Mortgage Banker vs. Mortgage Broker

The list of mortgage products and sources for loans in today’s marketplace can seem endless. In spite of several Lenders, including some prominent banks, leaving the marketplace, there is still a plethora of products and lending sources for the mortgage consumer. The question then arises: Should I go with my bank or try to use a mortgage broker for my next mortgage?

In the United States, the majority of mortgages are transacted by brokers. In Canada, the numbers are much lower, with 34% of the market share going to brokers in 2007, according to recent surveys. This has risen dramatically over past years and there are several reasons for this. Regardless of locale, a number of advantages exist when using a mortgage broker.  

When applying for a mortgage at your local bank, you are relegated to the products that that particular bank carries. If your loan scenario does not fit any of these products, a bank can sometimes use a special branch to negotiate the loan, for less than perfect credit, for example. Mortgage brokers, on the other hand, can shop a mortgage application around to a host of lenders and often can find a slightly lower rate because of this. It has been stated by a few that the products a bank has are the same a mortgage broker has access to and so the rates, terms, etc., are the same. This simply is not the case, for the reason stated above. There are just too many lenders with a myriad of products. Also, at any given time, it seems, one or more particular lender(s) will have a special rate or term on one or more products to attract consumers. So, one can usually find a slight advantage because of the extra choices available to brokers.  

Investors with rental properties can find difficulty obtaining mortgages with their bank, even with perfect credit. The reason is that, often, banks’ lending criteria do not allow them to offer more than 3 or 4 mortgages for rental properties to a client. This is a big consideration for investors shopping for a mortgage. A broker, however, can just submit the mortgage request to another lender, eliminating this problem. Also, many private institutional lenders do not have this restriction for rental properties.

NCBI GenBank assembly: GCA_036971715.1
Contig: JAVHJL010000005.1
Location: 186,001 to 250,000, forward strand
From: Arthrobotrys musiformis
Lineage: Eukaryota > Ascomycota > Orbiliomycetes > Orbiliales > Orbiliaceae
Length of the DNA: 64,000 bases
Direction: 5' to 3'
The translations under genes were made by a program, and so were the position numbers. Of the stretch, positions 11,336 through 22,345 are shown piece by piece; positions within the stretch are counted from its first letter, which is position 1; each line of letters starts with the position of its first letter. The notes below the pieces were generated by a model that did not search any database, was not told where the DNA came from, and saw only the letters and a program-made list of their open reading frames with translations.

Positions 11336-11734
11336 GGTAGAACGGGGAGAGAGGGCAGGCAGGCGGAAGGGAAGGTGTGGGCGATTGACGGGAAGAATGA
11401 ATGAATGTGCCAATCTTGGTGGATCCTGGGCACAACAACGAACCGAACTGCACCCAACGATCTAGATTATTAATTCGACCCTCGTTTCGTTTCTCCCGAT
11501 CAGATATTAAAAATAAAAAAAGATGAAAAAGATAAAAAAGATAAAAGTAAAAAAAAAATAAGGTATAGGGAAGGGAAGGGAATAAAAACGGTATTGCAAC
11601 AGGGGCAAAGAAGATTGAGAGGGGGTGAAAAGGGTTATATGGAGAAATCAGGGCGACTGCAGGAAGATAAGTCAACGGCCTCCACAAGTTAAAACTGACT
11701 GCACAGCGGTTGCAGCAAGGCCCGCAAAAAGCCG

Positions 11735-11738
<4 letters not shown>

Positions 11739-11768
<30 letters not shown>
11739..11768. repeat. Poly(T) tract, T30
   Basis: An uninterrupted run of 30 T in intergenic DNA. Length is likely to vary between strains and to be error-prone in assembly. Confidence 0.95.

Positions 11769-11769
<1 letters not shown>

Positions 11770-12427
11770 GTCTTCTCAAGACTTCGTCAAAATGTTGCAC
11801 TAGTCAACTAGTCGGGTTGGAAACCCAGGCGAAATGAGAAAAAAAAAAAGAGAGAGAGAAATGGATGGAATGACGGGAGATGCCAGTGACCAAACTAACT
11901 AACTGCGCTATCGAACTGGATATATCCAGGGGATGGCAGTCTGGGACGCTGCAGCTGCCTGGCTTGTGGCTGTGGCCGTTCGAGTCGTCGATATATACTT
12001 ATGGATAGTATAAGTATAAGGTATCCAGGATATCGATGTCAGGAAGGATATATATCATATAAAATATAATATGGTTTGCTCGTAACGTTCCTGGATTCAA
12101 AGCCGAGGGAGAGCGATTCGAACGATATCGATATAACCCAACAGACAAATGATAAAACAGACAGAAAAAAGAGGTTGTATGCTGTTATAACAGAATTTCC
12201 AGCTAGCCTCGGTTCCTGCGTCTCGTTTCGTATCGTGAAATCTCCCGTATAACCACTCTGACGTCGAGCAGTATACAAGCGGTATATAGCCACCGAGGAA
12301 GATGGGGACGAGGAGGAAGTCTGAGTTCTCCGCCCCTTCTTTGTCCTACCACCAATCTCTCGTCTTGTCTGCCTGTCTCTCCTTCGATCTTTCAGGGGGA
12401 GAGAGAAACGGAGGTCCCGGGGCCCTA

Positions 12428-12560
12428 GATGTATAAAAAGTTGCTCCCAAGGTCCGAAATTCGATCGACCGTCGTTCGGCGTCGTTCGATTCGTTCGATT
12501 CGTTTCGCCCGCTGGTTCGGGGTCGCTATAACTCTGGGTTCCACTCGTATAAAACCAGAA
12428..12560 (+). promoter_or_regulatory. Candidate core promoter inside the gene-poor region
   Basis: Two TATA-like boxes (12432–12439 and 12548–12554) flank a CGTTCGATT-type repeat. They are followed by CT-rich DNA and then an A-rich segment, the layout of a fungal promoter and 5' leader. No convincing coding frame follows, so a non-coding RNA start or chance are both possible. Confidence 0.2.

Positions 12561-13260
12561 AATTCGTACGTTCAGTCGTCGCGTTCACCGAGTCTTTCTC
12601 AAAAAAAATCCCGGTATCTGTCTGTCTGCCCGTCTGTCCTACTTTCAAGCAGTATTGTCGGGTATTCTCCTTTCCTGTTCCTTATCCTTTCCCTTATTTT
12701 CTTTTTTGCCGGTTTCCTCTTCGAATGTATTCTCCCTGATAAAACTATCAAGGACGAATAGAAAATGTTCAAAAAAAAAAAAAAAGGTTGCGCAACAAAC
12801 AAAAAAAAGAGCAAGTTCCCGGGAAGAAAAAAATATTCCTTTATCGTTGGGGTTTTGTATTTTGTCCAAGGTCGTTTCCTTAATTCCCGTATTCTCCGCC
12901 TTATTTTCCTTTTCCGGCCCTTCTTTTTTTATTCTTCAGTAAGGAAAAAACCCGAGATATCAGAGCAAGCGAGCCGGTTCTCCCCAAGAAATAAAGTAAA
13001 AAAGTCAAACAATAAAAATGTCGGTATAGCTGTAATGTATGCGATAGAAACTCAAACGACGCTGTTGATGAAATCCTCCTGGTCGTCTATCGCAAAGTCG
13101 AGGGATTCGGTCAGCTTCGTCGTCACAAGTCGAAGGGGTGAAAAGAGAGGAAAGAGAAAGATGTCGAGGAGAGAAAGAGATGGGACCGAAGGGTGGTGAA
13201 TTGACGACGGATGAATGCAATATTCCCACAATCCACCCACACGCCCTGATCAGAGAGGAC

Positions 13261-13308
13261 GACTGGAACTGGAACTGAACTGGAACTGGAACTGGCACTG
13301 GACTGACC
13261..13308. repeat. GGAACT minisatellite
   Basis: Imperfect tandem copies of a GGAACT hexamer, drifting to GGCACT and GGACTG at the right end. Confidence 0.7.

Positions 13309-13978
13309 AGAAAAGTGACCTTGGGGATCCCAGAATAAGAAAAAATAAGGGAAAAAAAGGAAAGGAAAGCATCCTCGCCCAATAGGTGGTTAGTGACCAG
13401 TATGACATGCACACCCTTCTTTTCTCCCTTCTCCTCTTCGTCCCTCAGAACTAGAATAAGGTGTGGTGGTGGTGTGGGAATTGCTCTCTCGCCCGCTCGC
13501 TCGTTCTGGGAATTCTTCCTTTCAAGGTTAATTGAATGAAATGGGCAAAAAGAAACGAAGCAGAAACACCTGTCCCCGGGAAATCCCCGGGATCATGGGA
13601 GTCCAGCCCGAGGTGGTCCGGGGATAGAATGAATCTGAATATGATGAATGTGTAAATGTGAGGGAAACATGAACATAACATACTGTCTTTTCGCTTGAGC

Although lending criteria has tightened and many private lenders have left the market, if you have bruised or imperfect credit, brokers can provide you with more options, including access to private lenders. Indeed, sometimes brokers are the only option in such circumstances.  

Mortgage brokers specialize in one field: mortgages. Bankers, conversely, must have adequate general knowledge in a variety of areas, including mortgages. Hence, they may not have the experience, contacts, and knowledge of the market that a seasoned mortgage broker has. This is due to the fact that brokers deal with lenders daily and they study rates and the latest products continually and know what’s out there.
By using a mortgage broker you can usually save time and energy. During the time it takes to set up an appointment with a bank, a broker can shop your mortgage around to several different lenders. And, if there are any negotiations to do, they can do them for you, unlike having to negotiate for yourself at the bank. Brokers also have no allegiance to any particular bank so they’re advice tends to be unbiased.  

In the United States, there are regulations which govern bankers and mortgage transactions. There are also licensing requirements, to a greater or lesser degree depending on which state, for mortgage brokers. Members of a national brokers association are required to take continuing education in order to maintain certain professional designations in the brokering industry.  

In Canada, regulations also exist for banks, however there are no licencing requirements for bankers transacting mortgages. On the other hand, mortgage brokers in Canada are all subject to strict licensing requirements (as of July 1st, 2008). Brokers must also take continuing education in order to maintain certain professional designations in their industry.

In the end which should you choose? The answer is: if the product is right for you and you can get what you are promised with the best rate, then it does not matter where your mortgage money comes from. There are credible and experienced mortgage professionals in both banks and brokerages. Shop around, talk to friends and relatives. Make sure that the professional is licensed if that is required and what experience and reputation they have in the industry. Are they members of professional organizations? These organizations will often have a standard for ethics and business practices which apply to any member. Check with the Better Business Bureau to see if there are any complaints lodged against the broker or banker. With this common sense approach, you’ll be in a position to make a strong choice when it comes time to getting your next mortgage. And with rates dropping the way they have been, the time may be right to start shopping now.

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